incarceration of seventy-two (72) months. The Court determined that
such a sentence, which fell at the low end of the advisory guideline
range, furthered the statutory sentencing goals.*fn3
Despite the waiver of collateral review found in the plea agreement, Fonville filed a 28 U.S.C. § 2255 petition before this court on August 11, 2009. The government filed a motion to dismiss the petition on November 12, 2009.
As noted above, the written plea agreement in this matter contained a comprehensive waiver of appeal and collateral attack. More specifically, the agreement provided:
Ricardo Fonville knows that he has and, except as noted below in this paragraph, voluntarily waives, the right to file any appeal, any collateral attack, or any other written or motion, including but not limited to an appeal under 18 U.S.C. § 3742 or a motion under 28 U.S.C. § 2255, which challenges the sentence imposed by the sentencing court if that sentence falls within or below the Guidelines range that results from the agreed total Guidelines offense level of 27. This office [The United States Atty.'s Office] will not file any appeal, motion or writ which challenges the sentence imposed by the sentencing court if that sentence falls within or above the Guidelines range that results from the agreed total Guidelines offense level of 29. The parties reserve any right that they may have under 18 U.S.C. § 3742 to appeal to sentencing court's determination of a criminal history category. The provisions of this paragraph are binding on the parties even if the court employs a Guidelines analysis different from that stipulated to herein. Furthermore, if the sentencing court accepts a stipulation, both parties waive the right to file an appeal, collateral attack, writ, or motion claiming that the sentencing court here in doing so.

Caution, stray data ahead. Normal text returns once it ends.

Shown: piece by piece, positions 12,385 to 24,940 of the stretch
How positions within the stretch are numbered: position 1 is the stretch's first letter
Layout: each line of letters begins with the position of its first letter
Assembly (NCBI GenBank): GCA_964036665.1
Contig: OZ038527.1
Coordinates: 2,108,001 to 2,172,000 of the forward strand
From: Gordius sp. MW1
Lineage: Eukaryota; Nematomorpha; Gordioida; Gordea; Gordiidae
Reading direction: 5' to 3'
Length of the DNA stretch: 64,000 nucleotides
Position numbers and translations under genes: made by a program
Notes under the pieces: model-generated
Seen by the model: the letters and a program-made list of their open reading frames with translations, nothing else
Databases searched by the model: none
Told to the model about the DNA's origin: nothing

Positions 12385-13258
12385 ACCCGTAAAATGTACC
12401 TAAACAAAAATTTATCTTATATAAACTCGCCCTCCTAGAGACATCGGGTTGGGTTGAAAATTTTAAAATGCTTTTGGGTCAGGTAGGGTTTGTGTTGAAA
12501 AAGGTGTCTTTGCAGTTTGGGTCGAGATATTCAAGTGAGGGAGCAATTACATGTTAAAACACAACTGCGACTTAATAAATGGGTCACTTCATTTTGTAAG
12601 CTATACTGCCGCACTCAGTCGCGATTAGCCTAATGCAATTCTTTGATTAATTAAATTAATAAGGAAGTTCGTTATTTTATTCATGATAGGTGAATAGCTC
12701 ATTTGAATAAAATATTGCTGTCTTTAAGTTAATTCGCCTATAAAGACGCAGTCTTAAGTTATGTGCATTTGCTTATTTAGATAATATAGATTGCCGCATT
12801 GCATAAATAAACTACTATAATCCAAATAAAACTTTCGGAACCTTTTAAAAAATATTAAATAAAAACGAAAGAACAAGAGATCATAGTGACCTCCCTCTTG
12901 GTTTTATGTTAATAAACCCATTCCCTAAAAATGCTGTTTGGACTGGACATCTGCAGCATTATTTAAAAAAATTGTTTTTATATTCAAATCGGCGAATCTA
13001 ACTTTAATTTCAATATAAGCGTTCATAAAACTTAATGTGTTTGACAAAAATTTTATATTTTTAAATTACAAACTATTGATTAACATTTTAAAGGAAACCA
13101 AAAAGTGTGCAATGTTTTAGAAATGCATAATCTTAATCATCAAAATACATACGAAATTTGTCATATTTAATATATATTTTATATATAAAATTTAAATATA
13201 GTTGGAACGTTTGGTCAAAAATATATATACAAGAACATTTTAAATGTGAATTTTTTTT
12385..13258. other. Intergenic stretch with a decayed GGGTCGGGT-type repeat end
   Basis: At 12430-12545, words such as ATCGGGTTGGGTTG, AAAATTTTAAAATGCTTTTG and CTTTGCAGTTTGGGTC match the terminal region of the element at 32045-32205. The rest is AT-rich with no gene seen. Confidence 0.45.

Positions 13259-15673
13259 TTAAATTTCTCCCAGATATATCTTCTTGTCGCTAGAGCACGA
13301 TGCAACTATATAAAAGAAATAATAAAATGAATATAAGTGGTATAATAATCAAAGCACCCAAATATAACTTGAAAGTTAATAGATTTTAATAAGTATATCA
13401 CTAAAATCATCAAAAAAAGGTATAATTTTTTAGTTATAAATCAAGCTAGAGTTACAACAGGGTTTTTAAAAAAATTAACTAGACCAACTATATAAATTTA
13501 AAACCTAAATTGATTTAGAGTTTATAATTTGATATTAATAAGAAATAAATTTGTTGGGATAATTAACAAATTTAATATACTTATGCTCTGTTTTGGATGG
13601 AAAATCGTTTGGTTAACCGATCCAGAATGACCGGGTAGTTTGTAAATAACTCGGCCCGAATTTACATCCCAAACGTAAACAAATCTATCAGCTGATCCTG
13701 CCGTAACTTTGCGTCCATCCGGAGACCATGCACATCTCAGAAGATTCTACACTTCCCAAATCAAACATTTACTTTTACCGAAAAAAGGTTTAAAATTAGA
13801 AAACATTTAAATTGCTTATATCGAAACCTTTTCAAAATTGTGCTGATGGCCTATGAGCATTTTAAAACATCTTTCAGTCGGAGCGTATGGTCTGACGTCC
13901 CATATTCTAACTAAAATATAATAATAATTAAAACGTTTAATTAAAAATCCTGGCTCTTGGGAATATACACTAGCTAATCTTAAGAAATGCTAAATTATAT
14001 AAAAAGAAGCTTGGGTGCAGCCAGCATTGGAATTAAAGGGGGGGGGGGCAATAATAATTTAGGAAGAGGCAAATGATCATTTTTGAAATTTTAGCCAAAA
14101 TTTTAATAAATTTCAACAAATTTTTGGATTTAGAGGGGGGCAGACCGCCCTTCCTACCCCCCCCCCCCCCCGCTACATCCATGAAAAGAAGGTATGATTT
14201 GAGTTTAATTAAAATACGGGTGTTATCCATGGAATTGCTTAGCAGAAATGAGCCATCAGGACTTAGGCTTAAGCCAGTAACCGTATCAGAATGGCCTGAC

October 2, 2008 Plea Agreement, Schedule A, para. 9 (emphasis added).*fn4